Wharram Builders and Friends

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Hi Members,

I am new to this forum and have no boat building experience. I did take on a old home and have been renovating it over the last couple of years. Once sold it will raise some much needed capital. The process is coming to completion and I am looking for another smaller project. I have some sailing experience in windsurfing, dingies, and crewed on a 51' tehini about 12 years ago. This consisted of some short trips along the South African coast line between Port Alfred and Knysna, then a 5000nm voyage in the Indian Ocean which lasted around 4months. Maintenance was an ongoing passtime, but consisted of small items, (scraping, lashing, painting, etc).

I am looking to build a Hitia 17' as I have limited space and I am located inland (600km from the nearest coastline) and would be sailing on inland dams. I am planning on moving down to the coast in the next year, but really want to start building before the end of this year. I also have a small vehicle so have to consider transporting it.

My intensions are to build a smaller design now with the possibility of moving on to bigger things. Unfortunately I am a graphic designer/developer in the digital space and get caught up in the details which might drive myself and everyone else around me crazy $%£&*!. If something is supposed to be straight, kinda straight is not acceptable. A smaller project will quickly reveal if I should buy something already made or embark on building something myself.

My questions are to anyone who has already built a hitia 17', obviously any other feedback is most welcome. I don't want to try and punch above my weight catagory, and seem greedy in gathering advice. My reasons for choosing the hitia 17' are from from what I have seen it cuts through the water well. If built properly looks professional, and seems to be a bit more intricate to build than the smaller wharram designs. It should quickly reveal if I have what it takes to attempt something bigger.

1. How informative are the plans, and easy to follow? My job often requires self study when adopting new technologies, but obviously I am a newbie at boat building.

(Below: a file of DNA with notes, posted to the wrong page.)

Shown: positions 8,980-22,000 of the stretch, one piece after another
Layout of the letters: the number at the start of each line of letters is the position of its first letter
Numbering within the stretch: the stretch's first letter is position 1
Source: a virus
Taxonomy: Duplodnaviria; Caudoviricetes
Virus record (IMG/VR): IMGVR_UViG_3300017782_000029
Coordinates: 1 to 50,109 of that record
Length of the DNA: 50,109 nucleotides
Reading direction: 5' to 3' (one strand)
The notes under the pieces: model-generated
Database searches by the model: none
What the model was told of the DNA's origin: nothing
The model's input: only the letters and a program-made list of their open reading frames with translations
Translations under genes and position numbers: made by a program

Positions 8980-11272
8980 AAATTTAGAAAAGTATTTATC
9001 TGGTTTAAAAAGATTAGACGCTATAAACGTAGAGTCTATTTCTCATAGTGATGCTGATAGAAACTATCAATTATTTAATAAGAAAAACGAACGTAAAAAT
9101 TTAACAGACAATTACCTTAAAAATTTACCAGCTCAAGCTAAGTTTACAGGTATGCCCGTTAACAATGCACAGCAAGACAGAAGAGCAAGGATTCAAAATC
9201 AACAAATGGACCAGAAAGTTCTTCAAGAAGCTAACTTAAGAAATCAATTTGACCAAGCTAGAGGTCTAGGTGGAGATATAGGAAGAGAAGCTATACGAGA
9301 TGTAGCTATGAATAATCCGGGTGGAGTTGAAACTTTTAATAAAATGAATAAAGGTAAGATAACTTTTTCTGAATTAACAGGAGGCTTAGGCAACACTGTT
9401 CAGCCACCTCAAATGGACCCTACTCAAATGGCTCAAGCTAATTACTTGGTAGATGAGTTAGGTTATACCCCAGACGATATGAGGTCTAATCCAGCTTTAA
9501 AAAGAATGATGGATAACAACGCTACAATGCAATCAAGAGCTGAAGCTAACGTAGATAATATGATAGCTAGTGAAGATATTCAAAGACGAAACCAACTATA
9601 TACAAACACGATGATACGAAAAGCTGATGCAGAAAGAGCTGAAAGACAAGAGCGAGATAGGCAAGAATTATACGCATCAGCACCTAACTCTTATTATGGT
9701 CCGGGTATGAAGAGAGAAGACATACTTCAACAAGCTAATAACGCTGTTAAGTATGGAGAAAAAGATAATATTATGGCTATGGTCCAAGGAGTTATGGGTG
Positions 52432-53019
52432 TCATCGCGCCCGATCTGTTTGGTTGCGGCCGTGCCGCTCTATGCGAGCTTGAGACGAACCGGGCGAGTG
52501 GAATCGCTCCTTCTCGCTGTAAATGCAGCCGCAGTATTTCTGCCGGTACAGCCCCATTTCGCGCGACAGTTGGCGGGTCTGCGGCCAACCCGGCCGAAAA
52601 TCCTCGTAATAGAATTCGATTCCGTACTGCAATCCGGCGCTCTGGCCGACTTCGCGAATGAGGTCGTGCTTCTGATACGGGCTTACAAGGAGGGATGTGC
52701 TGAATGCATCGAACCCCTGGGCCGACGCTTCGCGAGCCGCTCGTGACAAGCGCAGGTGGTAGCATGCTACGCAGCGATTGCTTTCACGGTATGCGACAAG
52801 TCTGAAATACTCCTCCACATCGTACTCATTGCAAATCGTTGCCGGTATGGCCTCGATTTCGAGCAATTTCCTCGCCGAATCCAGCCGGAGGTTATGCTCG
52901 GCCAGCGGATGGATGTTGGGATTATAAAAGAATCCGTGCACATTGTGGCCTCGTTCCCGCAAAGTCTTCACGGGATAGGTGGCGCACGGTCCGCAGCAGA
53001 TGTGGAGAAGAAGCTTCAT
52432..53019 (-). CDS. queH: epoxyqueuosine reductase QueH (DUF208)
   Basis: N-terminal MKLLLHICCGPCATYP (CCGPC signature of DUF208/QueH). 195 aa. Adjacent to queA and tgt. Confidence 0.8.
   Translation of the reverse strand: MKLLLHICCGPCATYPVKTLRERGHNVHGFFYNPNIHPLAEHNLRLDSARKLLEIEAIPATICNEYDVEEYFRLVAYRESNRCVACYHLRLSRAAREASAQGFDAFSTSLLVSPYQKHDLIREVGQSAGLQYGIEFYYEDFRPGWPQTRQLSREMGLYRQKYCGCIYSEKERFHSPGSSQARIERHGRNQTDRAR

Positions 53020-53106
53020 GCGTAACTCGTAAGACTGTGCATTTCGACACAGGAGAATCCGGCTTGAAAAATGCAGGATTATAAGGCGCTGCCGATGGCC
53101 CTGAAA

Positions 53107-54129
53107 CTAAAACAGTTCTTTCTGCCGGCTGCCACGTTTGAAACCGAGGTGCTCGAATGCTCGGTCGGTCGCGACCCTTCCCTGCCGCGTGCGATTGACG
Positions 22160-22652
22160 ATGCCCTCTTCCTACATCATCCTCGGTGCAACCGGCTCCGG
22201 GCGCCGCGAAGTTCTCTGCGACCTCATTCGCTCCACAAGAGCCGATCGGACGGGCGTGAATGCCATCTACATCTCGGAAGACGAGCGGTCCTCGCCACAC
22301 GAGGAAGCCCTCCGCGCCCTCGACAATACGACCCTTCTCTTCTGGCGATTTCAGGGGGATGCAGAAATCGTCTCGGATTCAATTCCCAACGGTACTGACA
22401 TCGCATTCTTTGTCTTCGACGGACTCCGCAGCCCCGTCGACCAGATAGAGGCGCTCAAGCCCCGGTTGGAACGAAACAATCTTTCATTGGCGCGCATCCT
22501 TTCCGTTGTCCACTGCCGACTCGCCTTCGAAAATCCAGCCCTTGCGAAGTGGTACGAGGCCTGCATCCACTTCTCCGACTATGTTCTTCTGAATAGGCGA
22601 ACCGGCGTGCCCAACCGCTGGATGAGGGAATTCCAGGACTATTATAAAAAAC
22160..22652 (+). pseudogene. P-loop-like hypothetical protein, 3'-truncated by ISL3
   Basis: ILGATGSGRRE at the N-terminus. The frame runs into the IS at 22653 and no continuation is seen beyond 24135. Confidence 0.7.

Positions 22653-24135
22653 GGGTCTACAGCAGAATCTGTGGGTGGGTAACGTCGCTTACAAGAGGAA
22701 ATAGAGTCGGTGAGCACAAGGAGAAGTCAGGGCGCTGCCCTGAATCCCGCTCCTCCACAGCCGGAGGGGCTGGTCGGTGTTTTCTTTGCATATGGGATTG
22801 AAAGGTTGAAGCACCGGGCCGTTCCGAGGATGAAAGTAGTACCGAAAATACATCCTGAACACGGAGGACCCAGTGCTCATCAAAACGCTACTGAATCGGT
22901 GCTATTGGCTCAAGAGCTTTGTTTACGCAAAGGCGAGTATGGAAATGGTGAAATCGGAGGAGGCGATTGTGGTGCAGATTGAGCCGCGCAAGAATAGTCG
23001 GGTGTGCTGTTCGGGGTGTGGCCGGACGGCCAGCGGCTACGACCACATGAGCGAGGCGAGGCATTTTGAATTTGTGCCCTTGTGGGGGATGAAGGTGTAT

2. Any specific tools that I should purchase before I begin construction?
3. Tips for trailer measurements as I would get something made for transportation.

Thankyou for taking the time to read my post, I look forward to hearing for you.

Kind regards,


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hi Craig,

Thanks a lot for your interest for the Hitia 17.

answer 1 : Plans are very easy and nice to see. It is not only technical datas but the technical building process with many details.

answer 2 : For myself I have just a saw, a jigsaw, a drill, 10 clamps, a plane, a rasp and a kitchenscale for epoxy. Unless you have more professionnal tools, you need to buy hardwood in various length already planned and squared. list is given in the study plans.

answer 3 : No trailer plans is provided, you should draw it by yourself.

Please let me give you some remarks :

- space is a very important factor for your productivity. It is very frustrating to work 15 minutes to glue a piece and wait 12 hour (the time for my epoxy system) for the next run just because I don't have more clamps or space to make the work. Without space it is very difficult to parallelize a complete day of work in some tasks.

- IMHO if you change your location in one year your boat will not see inland water at all. Time construction is given 250 hour by JWD, but building the boat in 1.5 month is unthinkable for a non-professional, 6 or 8 months will be more realistic for a part time or week-end worker. Please have a look at http://www.dilworth.org/boat/hitia.php

- It seems that we are the same "intellectual" guys. Well, for myself, trying to understand how the hitia 17 is designed, I'am now a contributor for GSL (General Scientific Library for unix-like) and the boat is not yet finished. So please be an idiot for building a Wharram, all will be ok and building time will be relaxing.

Kind Regards